Despite what a strange year it’s been, Christmas always makes me feel hopeful. It’s the promise of something that has been, something that is, and something that is yet to come.
I always think of the Christmas story. That one bright, shining star. That star was hope.
Do you know what stars are made of?
Hydrogen and helium. The two lightest elements.
Do you know what stars do? They burn. Stars shine because they burn.
I’m not one to think God and science are at odds. That star, “thy perfect light,” isn’t a coincidence, and that star wasn’t just meant to be a pretty light or the cherry on top of a tree.
Hope is sometimes levity. It lifts us up when gravity is a lot. It cups our chin in its hand and tilts our faces towards the sky, pointing us back to wonder; bringing us home.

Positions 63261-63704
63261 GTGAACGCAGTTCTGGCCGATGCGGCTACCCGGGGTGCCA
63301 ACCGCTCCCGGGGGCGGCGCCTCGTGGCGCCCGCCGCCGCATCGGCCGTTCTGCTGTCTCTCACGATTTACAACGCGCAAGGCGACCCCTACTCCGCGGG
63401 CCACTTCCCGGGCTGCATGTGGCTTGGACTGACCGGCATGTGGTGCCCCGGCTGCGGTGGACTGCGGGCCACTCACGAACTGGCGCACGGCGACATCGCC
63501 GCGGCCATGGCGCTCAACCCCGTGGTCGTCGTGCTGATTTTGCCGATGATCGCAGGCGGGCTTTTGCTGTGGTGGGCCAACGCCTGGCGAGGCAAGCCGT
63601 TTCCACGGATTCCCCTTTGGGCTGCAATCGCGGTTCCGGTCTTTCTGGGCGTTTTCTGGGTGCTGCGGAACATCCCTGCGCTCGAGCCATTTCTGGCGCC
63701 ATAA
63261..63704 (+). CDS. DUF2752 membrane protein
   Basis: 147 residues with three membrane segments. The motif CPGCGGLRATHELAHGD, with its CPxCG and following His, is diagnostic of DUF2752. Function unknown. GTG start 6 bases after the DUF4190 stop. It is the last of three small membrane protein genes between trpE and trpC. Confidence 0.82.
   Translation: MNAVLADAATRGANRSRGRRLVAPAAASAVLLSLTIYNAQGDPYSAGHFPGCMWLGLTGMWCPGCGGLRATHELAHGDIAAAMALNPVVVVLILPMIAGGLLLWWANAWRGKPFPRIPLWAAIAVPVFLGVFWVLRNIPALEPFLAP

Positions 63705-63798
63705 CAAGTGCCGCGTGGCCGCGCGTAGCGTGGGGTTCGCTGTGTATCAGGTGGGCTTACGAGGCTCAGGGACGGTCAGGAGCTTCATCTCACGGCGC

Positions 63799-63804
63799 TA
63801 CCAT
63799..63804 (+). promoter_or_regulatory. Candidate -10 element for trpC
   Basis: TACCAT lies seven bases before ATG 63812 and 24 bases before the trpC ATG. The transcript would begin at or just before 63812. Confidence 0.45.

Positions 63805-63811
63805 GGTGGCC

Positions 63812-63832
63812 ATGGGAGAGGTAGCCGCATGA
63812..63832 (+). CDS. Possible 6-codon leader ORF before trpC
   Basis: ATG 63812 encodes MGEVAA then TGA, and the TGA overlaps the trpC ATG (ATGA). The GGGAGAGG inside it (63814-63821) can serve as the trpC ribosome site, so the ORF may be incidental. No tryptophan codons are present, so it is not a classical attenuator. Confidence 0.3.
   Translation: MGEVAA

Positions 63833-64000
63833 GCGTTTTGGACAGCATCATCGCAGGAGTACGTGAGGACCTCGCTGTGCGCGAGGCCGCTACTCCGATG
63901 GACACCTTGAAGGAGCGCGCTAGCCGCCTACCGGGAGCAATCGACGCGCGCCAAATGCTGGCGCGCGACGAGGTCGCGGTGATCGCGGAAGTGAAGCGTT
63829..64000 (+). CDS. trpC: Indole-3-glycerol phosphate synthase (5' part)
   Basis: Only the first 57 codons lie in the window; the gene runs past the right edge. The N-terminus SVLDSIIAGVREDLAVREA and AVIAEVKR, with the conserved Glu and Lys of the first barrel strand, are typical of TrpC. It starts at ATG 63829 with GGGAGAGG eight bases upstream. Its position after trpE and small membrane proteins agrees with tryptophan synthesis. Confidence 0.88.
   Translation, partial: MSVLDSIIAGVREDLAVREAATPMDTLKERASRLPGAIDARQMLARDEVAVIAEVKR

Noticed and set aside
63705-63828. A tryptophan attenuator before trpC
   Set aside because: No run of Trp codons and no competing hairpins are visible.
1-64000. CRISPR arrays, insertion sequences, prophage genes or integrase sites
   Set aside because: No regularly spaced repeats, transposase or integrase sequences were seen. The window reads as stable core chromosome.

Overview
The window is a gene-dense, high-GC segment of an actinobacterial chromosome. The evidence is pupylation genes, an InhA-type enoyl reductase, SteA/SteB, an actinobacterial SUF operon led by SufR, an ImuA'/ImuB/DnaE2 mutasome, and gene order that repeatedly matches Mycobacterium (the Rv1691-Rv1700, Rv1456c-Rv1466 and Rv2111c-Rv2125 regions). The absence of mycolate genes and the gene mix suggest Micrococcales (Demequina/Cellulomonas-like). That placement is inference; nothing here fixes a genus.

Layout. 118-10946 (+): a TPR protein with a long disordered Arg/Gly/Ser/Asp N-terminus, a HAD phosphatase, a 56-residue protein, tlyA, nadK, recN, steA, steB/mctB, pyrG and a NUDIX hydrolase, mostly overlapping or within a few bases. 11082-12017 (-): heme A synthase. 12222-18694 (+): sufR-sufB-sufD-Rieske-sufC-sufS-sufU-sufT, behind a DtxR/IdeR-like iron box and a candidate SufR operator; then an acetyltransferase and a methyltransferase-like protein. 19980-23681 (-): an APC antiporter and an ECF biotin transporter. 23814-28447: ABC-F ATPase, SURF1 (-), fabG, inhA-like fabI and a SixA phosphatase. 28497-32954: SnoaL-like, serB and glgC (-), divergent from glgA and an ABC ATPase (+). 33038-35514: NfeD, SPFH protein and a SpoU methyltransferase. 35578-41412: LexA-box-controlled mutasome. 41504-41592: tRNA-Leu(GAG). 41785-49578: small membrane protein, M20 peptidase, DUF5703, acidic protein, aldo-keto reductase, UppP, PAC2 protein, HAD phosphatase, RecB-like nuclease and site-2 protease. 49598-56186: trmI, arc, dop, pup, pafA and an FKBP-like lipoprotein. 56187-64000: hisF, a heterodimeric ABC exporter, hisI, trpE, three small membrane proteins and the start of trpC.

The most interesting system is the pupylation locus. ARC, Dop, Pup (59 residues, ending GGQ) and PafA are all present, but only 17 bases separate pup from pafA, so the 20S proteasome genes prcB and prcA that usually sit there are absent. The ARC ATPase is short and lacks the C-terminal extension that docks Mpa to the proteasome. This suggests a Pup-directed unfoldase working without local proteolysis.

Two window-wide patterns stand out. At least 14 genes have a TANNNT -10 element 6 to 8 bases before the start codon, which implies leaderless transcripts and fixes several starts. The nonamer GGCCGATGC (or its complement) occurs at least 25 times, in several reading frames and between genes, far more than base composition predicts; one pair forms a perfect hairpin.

Hope sometimes burns. It creates an ache, a longing for things to be set right, and those feeling reminds us, despite our protests to the contrary, that we haven’t given up after all. Not even a little.
A star wouldn’t be its brilliant self if it weren’t burning. Hope wouldn’t be hope without that slight ache, the breathlessness of running towards something still out ahead of us.
Something, no- someone, that was, and is, and is still to come.
Over the past few years, my lofty ideals about peace, love, and hope have been turned on their heads. Peace can be disruptive, love hurts sometimes, and hope, for all its lifting, can burn. Jesus knew. He knew all of it, and he came for us anyway. For peace, for love, for hope. For us and our messy lives.
Merry Christmas, friends. Whatever feels hollow, whatever seems too cold and too gray this season, may it be filled with the brightest light, and white-hot hope.